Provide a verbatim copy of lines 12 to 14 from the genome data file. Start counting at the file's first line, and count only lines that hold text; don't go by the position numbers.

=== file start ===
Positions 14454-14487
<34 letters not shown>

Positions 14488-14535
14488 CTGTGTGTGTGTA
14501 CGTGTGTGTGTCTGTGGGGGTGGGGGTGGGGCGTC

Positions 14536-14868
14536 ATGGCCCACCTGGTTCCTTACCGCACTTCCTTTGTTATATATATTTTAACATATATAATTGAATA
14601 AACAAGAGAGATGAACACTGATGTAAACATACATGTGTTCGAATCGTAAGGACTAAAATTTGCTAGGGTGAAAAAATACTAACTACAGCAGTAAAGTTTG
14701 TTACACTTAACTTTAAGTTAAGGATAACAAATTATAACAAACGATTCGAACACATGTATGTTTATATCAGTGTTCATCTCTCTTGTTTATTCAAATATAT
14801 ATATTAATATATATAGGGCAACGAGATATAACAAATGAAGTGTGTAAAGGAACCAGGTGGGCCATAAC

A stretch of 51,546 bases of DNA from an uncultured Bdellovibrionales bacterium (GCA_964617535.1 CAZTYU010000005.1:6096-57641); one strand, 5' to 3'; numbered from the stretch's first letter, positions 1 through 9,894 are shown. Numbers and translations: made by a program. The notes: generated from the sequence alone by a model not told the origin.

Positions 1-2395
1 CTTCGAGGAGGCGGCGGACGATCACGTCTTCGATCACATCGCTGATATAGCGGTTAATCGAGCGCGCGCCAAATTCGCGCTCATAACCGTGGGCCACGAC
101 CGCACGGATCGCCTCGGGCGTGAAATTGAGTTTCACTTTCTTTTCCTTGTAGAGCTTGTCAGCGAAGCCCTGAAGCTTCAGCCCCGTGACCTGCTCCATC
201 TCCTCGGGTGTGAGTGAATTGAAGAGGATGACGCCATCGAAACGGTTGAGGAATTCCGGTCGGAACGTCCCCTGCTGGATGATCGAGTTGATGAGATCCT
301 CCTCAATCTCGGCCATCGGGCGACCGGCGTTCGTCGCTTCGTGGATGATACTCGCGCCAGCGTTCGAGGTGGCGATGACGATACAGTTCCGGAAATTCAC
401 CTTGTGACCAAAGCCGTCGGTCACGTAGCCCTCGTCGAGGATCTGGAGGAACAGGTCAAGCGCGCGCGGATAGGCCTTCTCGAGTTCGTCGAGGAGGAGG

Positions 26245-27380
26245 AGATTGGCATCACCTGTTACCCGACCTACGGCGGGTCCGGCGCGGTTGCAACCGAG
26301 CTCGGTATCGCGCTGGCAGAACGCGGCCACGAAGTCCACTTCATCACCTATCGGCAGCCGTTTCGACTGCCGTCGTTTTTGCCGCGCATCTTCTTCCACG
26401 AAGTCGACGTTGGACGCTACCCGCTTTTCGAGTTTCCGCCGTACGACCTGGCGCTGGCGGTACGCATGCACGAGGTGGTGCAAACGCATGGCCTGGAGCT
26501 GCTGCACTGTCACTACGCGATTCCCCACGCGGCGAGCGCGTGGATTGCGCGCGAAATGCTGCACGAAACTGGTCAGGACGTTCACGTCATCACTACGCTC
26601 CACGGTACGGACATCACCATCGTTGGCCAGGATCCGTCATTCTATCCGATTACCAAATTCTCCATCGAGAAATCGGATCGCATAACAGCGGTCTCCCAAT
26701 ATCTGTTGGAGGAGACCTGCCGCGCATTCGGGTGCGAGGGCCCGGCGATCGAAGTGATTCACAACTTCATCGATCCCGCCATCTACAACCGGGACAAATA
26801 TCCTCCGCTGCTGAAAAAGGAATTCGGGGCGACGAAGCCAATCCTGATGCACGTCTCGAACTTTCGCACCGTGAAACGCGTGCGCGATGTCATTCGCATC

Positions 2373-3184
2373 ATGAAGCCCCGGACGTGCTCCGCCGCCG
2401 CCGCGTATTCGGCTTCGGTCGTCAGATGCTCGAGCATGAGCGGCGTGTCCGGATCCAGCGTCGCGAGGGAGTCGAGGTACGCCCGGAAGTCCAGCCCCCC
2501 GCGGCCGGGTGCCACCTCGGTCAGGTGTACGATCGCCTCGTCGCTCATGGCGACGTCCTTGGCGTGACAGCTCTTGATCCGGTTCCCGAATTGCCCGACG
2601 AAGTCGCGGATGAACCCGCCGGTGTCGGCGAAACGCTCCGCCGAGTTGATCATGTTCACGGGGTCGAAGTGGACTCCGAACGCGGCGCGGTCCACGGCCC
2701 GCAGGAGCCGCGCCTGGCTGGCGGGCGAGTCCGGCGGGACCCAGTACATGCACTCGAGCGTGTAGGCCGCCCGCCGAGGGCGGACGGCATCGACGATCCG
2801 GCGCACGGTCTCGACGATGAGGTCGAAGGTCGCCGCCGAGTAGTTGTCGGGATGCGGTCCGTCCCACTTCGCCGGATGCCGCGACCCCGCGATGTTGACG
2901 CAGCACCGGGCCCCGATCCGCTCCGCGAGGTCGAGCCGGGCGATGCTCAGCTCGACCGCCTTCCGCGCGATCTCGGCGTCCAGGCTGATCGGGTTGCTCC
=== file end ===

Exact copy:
Positions 1-2395
1 CTTCGAGGAGGCGGCGGACGATCACGTCTTCGATCACATCGCTGATATAGCGGTTAATCGAGCGCGCGCCAAATTCGCGCTCATAACCGTGGGCCACGAC
101 CGCACGGATCGCCTCGGGCGTGAAATTGAGTTTCACTTTCTTTTCCTTGTAGAGCTTGTCAGCGAAGCCCTGAAGCTTCAGCCCCGTGACCTGCTCCATC